The secrets of the malaria parasite skeleton revealed by expansion microscopy


Plasmodium is the parasite causing malaria, one of the deadliest parasitic disease. The parasite requires two hosts - the Anopheles mosquito and the human- to complete its life cycle and goes through different forms at each stage of its life cycle. Transitioning from one form to the next involves a massive reorganization of the cytoskeleton. Two teams from the department have shed new light on the cytoskeleton organisation in Plasmodium. Their research, published in PLOS Biology, details the organisation of the parasite's skeleton at an unprecedented scale, adapting a recently developed technique called expansion microscopy. Cells are “inflated” before imaging, providing access to more structural details, at a nanometric scale. The study identifies traces of an organelle called “conoid”, which was thought to be lacking in this species despite its crucial role in host invasion in closely related parasites. 


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Expansion microscopy applied to malaria-causing parasites unveils novel cytoskeletal features including a remnant conoid, a tubulin structure that was presumed to be lost in these organisms despite its crucial role in host cell invasion by related apicomplexan parasites.


Microbes are not visible to the naked eye. Nevertheless, they represent approximately 98% of the total biomass and it is estimated that our world is colonized by more than 1030 bacteria and even more viruses. In addition to bacteria and viruses, Archaea, fungi and Protozoa complete this microbiological universe. To coexist with these ubiquitous microbes, the human body has developed a sophisticated immune system, not only to defend itself against harmful organisms, but also to tolerate the presence of an astonishingly large number of bacteria. Indeed, the healthy human body requires the presence of a highly diverse microflora to digest certain nutrients, produce vitamins, stimulate the immune system, and defend its host against invading pathogens. The genetic heritage of human beings, the environment, and the ever-present microorganisms therefore shape our health. Thus the threat of infectious diseases may vary from individual to individual and, at a larger scale, presents very different pictures in the industrial and the developing world.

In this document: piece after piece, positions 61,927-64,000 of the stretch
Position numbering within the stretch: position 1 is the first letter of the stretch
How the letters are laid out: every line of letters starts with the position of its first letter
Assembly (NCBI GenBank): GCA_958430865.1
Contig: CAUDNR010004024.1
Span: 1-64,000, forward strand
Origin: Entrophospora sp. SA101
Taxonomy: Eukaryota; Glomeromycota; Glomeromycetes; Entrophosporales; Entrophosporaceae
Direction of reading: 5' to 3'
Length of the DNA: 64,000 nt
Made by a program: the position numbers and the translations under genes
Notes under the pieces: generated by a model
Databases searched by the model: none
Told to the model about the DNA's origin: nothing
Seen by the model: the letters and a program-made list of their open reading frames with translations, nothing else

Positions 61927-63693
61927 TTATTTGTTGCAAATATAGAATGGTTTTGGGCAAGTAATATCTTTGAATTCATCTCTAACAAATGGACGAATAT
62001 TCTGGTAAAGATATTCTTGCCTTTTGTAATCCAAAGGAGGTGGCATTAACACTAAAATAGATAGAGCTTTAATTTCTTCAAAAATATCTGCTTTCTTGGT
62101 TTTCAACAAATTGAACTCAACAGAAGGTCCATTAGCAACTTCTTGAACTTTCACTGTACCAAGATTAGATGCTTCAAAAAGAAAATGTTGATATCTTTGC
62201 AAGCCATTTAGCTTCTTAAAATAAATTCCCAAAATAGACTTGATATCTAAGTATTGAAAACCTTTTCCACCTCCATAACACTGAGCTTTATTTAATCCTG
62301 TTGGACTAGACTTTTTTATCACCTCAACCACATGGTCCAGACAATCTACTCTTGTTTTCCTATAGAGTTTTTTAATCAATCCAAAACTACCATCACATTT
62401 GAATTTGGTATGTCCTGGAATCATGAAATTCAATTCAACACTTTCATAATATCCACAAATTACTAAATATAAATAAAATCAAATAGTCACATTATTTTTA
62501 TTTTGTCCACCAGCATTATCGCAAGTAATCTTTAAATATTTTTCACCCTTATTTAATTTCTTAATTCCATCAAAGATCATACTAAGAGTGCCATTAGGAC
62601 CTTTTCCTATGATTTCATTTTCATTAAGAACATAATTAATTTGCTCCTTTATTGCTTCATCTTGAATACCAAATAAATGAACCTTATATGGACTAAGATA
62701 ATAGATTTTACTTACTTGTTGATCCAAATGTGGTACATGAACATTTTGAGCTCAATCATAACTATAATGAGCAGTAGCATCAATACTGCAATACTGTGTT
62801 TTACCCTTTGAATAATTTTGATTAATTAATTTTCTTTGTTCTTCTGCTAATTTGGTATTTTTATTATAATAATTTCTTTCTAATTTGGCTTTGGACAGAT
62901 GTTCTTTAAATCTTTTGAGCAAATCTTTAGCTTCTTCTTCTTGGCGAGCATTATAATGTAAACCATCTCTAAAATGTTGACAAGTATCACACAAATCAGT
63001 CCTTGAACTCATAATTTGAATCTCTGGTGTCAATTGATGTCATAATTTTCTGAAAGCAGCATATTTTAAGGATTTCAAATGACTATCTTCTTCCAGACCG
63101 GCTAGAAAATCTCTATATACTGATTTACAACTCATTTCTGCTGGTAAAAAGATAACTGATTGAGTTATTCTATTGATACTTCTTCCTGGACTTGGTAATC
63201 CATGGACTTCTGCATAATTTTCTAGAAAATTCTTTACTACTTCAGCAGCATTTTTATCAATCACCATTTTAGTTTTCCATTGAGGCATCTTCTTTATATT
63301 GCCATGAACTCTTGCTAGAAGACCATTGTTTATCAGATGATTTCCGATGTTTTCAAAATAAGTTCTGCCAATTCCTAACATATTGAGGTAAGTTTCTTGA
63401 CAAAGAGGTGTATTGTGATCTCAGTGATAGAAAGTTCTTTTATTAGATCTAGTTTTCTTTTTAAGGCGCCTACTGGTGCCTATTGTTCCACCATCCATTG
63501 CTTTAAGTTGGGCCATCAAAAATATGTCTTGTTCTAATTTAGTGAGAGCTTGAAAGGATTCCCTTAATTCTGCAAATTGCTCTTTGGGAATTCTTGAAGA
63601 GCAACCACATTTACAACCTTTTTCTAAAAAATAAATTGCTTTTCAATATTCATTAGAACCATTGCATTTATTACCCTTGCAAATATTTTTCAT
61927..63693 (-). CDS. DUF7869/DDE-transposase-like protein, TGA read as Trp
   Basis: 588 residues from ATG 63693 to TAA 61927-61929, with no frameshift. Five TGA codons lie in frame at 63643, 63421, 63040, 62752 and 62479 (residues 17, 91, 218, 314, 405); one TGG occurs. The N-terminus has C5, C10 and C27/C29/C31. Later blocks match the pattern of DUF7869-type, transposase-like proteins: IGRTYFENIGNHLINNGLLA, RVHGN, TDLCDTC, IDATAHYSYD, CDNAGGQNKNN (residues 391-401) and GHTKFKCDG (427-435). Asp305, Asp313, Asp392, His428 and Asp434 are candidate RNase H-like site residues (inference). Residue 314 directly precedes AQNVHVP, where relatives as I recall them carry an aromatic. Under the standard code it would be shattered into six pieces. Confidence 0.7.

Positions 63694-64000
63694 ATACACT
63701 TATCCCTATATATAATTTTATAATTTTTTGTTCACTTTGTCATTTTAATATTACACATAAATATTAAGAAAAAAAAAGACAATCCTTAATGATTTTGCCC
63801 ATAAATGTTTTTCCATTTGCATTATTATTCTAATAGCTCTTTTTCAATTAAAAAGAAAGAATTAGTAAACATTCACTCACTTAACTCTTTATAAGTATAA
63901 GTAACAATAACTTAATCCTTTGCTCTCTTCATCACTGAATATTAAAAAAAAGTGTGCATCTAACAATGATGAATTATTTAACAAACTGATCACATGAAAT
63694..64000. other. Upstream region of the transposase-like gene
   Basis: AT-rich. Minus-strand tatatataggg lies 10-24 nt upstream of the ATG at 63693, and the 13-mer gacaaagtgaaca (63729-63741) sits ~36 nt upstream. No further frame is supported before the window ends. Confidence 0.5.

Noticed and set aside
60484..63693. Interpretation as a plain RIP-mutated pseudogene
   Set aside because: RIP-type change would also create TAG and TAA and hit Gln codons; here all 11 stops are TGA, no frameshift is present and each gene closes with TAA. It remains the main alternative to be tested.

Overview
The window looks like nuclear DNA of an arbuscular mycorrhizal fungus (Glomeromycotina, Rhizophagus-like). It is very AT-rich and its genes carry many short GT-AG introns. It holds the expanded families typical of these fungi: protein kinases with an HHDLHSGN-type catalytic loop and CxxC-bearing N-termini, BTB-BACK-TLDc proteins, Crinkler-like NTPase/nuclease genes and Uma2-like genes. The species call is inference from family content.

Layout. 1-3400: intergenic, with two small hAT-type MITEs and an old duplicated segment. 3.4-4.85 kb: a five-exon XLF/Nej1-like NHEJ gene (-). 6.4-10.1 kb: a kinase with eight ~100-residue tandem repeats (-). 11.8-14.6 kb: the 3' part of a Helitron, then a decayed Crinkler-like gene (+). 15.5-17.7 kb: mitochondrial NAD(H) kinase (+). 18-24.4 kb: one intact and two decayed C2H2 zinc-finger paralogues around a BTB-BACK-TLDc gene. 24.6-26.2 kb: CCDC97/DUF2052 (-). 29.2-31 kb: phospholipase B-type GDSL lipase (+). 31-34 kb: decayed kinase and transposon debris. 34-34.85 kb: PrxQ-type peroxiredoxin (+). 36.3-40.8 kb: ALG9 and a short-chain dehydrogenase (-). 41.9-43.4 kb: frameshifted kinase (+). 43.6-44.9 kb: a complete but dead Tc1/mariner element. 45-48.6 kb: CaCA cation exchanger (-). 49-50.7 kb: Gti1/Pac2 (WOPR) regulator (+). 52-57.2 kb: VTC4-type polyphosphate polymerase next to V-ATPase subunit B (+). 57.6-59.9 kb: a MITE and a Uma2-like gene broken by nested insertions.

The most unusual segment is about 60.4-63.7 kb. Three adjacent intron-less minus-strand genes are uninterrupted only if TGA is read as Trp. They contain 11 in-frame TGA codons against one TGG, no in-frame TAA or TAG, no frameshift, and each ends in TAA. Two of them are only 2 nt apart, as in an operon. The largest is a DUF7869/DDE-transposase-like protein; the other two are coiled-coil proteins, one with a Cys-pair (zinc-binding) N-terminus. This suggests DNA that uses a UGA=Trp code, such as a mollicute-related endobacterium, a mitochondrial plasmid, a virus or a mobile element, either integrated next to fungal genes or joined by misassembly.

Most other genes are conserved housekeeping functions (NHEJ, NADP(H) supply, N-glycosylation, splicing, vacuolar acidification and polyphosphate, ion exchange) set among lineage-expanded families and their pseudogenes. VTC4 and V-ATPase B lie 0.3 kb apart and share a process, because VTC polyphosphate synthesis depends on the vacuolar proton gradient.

Several years ago, the Faculty of Medicine of the University of Geneva made research on “Host-Pathogen Interactions” one of its priorities. Research in Microbiology and Immunology encompasses a very broad field, from basic to clinical research, including the development of new powerful and rapid diagnostic tools. In addition to fostering translational research amongst clinical and fundamental research groups, the Faculty of Medicine is long known for its strength in Humanitarian Medicine, a field that faces also challenges related to microbes.

Research in our Department includes a variety of microorganisms studied in different contexts; several different bacteria, different  classes of viruses, two apicomplexa parasites and yeast, are actively investigated from different perspectives. Several research groups approach the subject from the side of the host, either in fundamental research or in a clinical context. Inherent to this diversity is a wide range of approaches from classical genetics to molecular techniques including state-of-the-art nucleic acid analysis, proteomics, and imaging.

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